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Cannabis and Race



Cannabis and Race

Cannabis and race go hand-in-hand. They are impossibly intertwined, and the connection isn’t positive. According to a study completed by the Center on Juvenile and Criminal Justice, in 1990, half of California’s cannabis possession arrestees were nonwhite. In 2010, the ratio raised to 64% nonwhite. Looking at it another way, cannabis possession arrests for teenagers of color rose from 3,100 in 1990 to 16,400 in 2010—an arrest surge 300% greater than the population growth of nonwhites.

You might be thinking, “Well, more nonwhites must use cannabis,” but cannabis use is equally distributed between the white and nonwhite population (14% and 12% respectively). The unfortunate truth is that California’s black population is 10x more likely to be imprisoned for cannabis—12x more likely to be imprisoned for a cannabis felony and 3x more likely to be imprisoned for cannabis possession.

And it’s not just facts and figures. Wanda James, the President of the Cannabis Global Initiative, owner of Simply Pure, and a black woman leading the industry, has personally dealt with the disparity in cannabis arrests. It’s one of the main reasons she entered the industry.

“I’m in the industry because when I met my brother in 1999, and he told me that he was doing ten years for possession of cannabis, I didn’t believe him,” Wanda says. “All my friends got high, and I had never known anybody to get arrested. That being said, my friends were upper, middle-class to wealthy. We would be sitting on the front steps of the dormitory rolling joints and the Colorado University police would walk by and say, ‘Hey guys, put that away.’ Nobody got arrested.”

When Wanda heard her brother’s story, she knew it was worth investigating, but when she talked to a few attorneys, they revealed that her brother’s experience was far from extraordinary. In fact, it was and still is the norm. In 2012, almost 750,000 people were arrested for cannabis—nearly half of all drug arrests—yet 23 states have passed medicinal cannabis use and 4 states and the District of Columbia allow for the legal sale of cannabis. “Depending on where you live, depending on your zip code,” Wanda says, “that decides whether you’re going to be a millionaire or whether you’re going to do hard time for cannabis. And that’s ridiculous.”

When it comes to race, Wanda says, “it isn’t just arbitrary. We’re targeting a race of people. We’re targeting poor neighborhoods that happen to be black and brown.” The statistics back her up. The NAACP reveals that while African Americans represent only 12% of the total population of drug users in the US, they represent 38% of those arrested for drug offenses, and 59% of those in state prison for a drug offense.

It’s no wonder that blacks have been fearful to enter the industry as owners and leaders. In Colorado, beyond Wanda and her husband who own Simply Pure, there is only one other licensed black cannabis business owner. “Everyone else who owns happens to be white, and they’re making millions and millions of dollars,” Wanda says. She continues saying that “there’s this feeling that what works for white people won’t work for us.” And based on the statistics, they have a right to feel afraid—1 in 15 African American children will have a parent in prison compared to 1 in 111 white children.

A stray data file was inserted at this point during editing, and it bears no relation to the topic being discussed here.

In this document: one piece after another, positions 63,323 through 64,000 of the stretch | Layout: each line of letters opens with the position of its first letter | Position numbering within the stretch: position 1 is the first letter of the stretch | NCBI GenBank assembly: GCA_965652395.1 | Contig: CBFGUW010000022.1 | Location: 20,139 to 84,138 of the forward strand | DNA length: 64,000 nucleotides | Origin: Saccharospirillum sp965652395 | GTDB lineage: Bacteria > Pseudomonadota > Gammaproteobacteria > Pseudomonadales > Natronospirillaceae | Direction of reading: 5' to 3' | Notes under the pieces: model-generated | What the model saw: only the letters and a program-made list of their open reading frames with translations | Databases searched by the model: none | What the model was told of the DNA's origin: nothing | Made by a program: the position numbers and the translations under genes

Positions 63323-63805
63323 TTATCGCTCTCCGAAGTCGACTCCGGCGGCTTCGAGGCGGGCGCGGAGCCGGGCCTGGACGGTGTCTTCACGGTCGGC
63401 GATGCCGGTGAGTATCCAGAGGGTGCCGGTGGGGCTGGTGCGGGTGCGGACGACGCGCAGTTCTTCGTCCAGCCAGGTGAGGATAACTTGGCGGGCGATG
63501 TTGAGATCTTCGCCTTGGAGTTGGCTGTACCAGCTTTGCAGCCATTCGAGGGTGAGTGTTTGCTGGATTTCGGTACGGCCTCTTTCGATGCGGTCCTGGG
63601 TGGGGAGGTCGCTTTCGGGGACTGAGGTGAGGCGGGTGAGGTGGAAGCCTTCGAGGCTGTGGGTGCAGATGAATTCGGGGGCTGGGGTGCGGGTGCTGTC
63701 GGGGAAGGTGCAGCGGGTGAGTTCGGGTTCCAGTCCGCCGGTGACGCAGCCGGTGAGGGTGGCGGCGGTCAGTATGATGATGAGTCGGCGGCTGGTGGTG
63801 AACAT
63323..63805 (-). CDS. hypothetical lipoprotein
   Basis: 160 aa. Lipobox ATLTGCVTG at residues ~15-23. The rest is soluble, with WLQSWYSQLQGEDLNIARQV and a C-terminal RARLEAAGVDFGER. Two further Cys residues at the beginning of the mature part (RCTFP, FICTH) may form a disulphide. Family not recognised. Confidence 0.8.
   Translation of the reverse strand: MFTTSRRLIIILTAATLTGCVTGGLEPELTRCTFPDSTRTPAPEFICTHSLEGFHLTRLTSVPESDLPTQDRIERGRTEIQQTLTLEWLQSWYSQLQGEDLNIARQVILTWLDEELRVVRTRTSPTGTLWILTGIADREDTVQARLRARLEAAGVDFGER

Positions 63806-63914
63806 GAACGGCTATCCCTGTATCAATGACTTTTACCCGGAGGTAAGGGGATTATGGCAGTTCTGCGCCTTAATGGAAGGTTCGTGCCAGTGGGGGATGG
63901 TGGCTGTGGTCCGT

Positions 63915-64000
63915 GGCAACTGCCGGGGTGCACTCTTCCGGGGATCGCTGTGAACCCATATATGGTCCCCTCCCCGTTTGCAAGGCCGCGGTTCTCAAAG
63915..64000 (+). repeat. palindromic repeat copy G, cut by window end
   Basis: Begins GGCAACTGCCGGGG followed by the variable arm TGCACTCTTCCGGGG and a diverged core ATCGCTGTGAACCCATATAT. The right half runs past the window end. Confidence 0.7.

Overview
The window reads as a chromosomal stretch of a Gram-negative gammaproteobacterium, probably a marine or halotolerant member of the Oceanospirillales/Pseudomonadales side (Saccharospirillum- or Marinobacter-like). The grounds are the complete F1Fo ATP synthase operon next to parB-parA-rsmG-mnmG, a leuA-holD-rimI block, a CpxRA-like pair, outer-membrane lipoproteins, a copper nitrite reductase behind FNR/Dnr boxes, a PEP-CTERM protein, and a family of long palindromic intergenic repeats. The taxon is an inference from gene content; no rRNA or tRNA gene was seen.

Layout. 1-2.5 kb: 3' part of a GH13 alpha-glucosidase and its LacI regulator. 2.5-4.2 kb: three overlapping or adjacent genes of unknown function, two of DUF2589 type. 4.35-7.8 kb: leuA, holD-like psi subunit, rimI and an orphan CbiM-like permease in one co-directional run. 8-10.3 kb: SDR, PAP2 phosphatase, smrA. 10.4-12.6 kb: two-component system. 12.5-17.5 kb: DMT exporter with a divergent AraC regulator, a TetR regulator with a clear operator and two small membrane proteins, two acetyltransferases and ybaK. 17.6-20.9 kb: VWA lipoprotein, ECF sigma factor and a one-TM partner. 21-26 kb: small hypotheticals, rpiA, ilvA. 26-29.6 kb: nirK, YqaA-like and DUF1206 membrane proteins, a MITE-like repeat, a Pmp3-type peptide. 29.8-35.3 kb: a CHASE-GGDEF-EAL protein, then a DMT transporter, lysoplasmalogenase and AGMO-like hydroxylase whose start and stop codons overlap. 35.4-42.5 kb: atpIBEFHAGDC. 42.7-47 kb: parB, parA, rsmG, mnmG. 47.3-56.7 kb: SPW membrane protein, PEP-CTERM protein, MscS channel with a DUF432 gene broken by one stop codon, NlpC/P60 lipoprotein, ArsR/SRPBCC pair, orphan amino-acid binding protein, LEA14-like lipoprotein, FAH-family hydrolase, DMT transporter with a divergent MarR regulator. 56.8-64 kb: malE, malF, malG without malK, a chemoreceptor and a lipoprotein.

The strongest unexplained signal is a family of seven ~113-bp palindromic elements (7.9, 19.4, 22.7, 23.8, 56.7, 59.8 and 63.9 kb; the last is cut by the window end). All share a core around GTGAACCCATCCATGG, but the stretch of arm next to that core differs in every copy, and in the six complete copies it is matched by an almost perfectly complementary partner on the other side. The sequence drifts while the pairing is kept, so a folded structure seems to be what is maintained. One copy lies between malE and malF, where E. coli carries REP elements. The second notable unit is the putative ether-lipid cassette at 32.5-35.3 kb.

So how can things change? First, it starts with elected officials. “I really want black and Latino elected officials to understand that if you support the continuation of cannabis prohibition,” Wanda says, “you are supporting the most racist law in American history. What you’re doing is sending your children to prison. You’re putting children that look like you in prison. There’s no other way to slice that, and it’s wrong on every level.”

Beyond elected officials, Wanda sees women in the industry as the place where the power lies. “Because it’s women that are going to change this industry,” Wanda states. “We’re the mothers of babies with epilepsy; the mothers of sons who are arrested. I think that female-led lobbying efforts are extremely powerful because elected officials have a hard time looking at moms and saying, ‘Well, you just want to get high. That’s why you’re fighting for this.’ Mothers can say, ‘No, I want my baby to grow up. I’d like to see my child with epilepsy have a life that’s not so drugged up that they’re walking through life like a zombie.’”

When it comes down to it, the budding legal cannabis industry presents an excellent opportunity for women and minorities to change the relationship between race and cannabis for future generations. “This is a brand new industry,” Wanda reveals. “It’s an amazing industry for women and minorities to take hold of. It’s time for us to come around and understand that we need to own the product and not just use it. You don’t have to grow weed to be a part of the industry. There are writers. There are designers. The face of cannabis looks like me. It looks like my husband. It looks like you. Anything you can do in any other industry, you can do in cannabis. Jump on board. Let’s do it.”

Although the intent of a the War on Drugs may have been to target drug smugglers and ‘King Pins,’ according to the FBI’s annual Uniform Crime Reports, of the 1,552,432 arrests for drug law violations in 2012, 82.2% (1,276,099) were for mere possession of a controlled substance and only 17.8% (276,333) were for the sale or manufacturing of a drug. Additionally, African Americans serve virtually as much time in prison for a drug offence (58.7 months) as whites doe for a violent offense (61.7 months) according to the Sentencing Project.


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